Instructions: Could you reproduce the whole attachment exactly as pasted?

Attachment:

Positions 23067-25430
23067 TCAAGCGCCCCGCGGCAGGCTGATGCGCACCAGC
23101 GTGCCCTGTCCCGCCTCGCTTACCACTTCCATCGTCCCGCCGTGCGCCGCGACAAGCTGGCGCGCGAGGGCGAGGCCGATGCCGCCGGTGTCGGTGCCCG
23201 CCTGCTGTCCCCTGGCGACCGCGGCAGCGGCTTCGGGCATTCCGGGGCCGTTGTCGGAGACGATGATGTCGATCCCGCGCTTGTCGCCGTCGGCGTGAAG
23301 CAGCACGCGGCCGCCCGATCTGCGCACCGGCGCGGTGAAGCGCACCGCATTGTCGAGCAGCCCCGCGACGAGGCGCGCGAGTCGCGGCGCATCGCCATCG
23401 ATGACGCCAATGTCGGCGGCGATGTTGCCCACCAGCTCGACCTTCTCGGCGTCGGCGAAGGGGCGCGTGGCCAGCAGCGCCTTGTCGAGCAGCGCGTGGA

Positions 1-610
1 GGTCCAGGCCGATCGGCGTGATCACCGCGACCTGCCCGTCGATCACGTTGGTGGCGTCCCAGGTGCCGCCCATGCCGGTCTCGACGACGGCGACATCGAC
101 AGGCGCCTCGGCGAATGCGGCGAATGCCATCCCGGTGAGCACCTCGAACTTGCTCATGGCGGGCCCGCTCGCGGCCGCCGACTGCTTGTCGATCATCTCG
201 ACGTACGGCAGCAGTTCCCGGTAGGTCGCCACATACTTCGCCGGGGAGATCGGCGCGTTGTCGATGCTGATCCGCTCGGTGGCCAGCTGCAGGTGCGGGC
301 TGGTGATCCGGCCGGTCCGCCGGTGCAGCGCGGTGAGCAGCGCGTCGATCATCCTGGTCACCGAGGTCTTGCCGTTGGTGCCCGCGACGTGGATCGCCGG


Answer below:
Positions 23067-25430
23067 TCAAGCGCCCCGCGGCAGGCTGATGCGCACCAGC
23101 GTGCCCTGTCCCGCCTCGCTTACCACTTCCATCGTCCCGCCGTGCGCCGCGACAAGCTGGCGCGCGAGGGCGAGGCCGATGCCGCCGGTGTCGGTGCCCG
23201 CCTGCTGTCCCCTGGCGACCGCGGCAGCGGCTTCGGGCATTCCGGGGCCGTTGTCGGAGACGATGATGTCGATCCCGCGCTTGTCGCCGTCGGCGTGAAG
23301 CAGCACGCGGCCGCCCGATCTGCGCACCGGCGCGGTGAAGCGCACCGCATTGTCGAGCAGCCCCGCGACGAGGCGCGCGAGTCGCGGCGCATCGCCATCG
23401 ATGACGCCAATGTCGGCGGCGATGTTGCCCACCAGCTCGACCTTCTCGGCGTCGGCGAAGGGGCGCGTGGCCAGCAGCGCCTTGTCGAGCAGCGCGTGGA

Positions 1-610
1 GGTCCAGGCCGATCGGCGTGATCACCGCGACCTGCCCGTCGATCACGTTGGTGGCGTCCCAGGTGCCGCCCATGCCGGTCTCGACGACGGCGACATCGAC
101 AGGCGCCTCGGCGAATGCGGCGAATGCCATCCCGGTGAGCACCTCGAACTTGCTCATGGCGGGCCCGCTCGCGGCCGCCGACTGCTTGTCGATCATCTCG
201 ACGTACGGCAGCAGTTCCCGGTAGGTCGCCACATACTTCGCCGGGGAGATCGGCGCGTTGTCGATGCTGATCCGCTCGGTGGCCAGCTGCAGGTGCGGGC
301 TGGTGATCCGGCCGGTCCGCCGGTGCAGCGCGGTGAGCAGCGCGTCGATCATCCTGGTCACCGAGGTCTTGCCGTTGGTGCCCGCGACGTGGATCGCCGG